Mr. Henry is a Trinidadian tailor I’ve been going to for well over a decade now. He’s old school, he knows my parents, is genuinely interested in how I’m doing, but more importantly, schools me on the finer details of menswear. But that last point needs qualifying. There’s an old adage that says, “rules are meant to be broken.” Mr. Henry is the first to tell me, “no cuff on flat front slacks, but the choice is yours, or the break in your slacks should be here but they are wearing it shorter these day so you tell me where you want them. He allowed me to make a choice that made me comfortable. His willingness to strike that balance, which is an update from the tailors of yesteryear, compliments my feelings toward Sartorial. While the dry down beckons tradition, woody and earthy, it opens with a softness that shaves off the overly masculine edge of tradition. A beautiful balance that speaks to the modern man.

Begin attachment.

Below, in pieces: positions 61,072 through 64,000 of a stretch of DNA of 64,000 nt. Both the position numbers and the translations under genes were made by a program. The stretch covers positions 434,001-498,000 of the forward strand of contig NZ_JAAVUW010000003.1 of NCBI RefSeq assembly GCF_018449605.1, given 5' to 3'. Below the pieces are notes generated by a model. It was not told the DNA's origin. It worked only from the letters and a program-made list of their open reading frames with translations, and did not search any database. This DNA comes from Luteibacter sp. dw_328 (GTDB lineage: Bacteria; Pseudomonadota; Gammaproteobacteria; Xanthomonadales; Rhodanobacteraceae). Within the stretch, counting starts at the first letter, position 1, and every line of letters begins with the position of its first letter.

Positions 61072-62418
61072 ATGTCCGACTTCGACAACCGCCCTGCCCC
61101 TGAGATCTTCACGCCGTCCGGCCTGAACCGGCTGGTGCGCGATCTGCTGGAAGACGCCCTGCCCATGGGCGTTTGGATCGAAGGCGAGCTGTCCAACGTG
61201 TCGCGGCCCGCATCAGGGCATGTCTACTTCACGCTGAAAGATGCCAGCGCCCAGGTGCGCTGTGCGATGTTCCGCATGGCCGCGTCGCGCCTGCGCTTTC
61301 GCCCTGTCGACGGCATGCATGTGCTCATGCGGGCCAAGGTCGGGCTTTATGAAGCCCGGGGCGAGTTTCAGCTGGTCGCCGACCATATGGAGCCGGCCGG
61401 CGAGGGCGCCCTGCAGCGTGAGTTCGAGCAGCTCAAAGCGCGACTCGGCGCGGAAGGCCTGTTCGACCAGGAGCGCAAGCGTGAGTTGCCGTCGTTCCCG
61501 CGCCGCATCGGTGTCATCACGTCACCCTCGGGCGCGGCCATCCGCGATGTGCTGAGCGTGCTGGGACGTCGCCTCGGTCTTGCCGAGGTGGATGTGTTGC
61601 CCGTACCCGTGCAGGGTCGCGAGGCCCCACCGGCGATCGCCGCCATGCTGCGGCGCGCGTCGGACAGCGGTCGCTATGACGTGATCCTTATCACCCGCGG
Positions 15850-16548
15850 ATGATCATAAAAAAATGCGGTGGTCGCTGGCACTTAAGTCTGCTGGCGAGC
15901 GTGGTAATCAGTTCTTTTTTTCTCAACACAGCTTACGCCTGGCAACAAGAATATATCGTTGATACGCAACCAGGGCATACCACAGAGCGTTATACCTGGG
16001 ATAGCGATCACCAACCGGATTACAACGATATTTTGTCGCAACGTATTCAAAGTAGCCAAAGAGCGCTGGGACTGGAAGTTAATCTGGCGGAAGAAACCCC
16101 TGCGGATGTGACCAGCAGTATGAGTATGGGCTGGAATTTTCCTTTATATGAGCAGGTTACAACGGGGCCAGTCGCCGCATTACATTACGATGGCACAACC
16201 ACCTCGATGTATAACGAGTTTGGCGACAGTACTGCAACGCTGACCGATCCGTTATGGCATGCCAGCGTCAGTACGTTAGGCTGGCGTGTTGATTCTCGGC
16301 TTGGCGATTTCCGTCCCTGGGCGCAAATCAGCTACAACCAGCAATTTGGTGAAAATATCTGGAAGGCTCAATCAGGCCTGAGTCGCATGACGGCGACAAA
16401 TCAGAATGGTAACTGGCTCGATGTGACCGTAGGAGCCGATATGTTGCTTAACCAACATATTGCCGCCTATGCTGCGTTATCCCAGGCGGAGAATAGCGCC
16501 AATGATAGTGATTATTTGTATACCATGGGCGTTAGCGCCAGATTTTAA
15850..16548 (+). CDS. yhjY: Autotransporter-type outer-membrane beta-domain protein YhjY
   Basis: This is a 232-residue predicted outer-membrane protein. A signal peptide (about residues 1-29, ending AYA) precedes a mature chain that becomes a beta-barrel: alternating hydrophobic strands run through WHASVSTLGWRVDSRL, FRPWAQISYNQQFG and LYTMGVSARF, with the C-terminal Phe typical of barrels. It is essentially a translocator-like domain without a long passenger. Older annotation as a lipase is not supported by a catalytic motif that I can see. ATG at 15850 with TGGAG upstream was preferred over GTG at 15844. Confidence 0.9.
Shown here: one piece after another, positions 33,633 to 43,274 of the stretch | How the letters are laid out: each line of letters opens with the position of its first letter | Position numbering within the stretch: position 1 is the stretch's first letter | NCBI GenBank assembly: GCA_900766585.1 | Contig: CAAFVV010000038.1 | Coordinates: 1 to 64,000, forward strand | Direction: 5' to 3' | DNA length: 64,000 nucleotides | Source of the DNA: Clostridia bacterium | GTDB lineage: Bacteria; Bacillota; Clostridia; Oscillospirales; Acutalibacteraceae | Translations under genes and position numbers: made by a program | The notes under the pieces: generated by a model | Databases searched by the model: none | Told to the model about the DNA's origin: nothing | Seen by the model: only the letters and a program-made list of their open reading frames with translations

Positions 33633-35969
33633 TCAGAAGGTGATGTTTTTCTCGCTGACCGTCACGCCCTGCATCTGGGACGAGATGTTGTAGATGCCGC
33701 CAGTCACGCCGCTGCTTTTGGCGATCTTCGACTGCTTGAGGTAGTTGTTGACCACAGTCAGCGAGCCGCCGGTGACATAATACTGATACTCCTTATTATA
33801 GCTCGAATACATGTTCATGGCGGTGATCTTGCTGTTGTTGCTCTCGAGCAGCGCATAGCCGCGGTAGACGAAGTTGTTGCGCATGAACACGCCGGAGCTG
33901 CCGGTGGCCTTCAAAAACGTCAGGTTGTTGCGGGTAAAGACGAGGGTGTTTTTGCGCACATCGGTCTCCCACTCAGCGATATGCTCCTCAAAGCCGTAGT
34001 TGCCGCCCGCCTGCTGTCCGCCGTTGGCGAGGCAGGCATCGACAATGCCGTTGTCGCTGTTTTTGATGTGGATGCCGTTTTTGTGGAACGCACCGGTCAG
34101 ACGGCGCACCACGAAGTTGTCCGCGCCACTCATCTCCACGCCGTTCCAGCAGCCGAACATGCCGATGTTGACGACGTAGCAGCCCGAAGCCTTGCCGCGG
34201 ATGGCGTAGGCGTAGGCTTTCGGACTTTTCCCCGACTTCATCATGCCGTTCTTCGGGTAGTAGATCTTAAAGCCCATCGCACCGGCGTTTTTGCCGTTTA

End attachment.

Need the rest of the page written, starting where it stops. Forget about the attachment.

Sartorial is inspired by the scents of the workroom at Norton & Sons, Bespoke Tailors at No. 16 Savile Row. Mr. Henry’s shop didn’t smell like that. It was old, filled with scraps of material; lose pins, chalk, measuring tape, a sewing machine and an old radio that cranked out soca music. But Mr. Henry smelled of a deodorant mirroring Old Spice, Brut or Right Guard. For him that was how a man was supposed to smell, fresh and clean but not frilly. Sartorial embodies the masculinity of today’s man and I think Mr. Henry would say, “Young fella, a man is supposed to smell like that.”
Sartorial by Penhaligon’s will be in stores October 11, 2010.
Posted in Fragrance Review
Tagged Aedes de Venustas, Barbershop scents, Bertrand Duchaufour, Bespoke Tailors, Brut, earthy scents, Fall Fragrances, Fougère, LP No 9, men's cologne, Men's Fragrance, New Fragrances, Old Spice, Penhaligon's, Powdery scents, Sartorial, Savile Row, Traditional Scents, Woody scents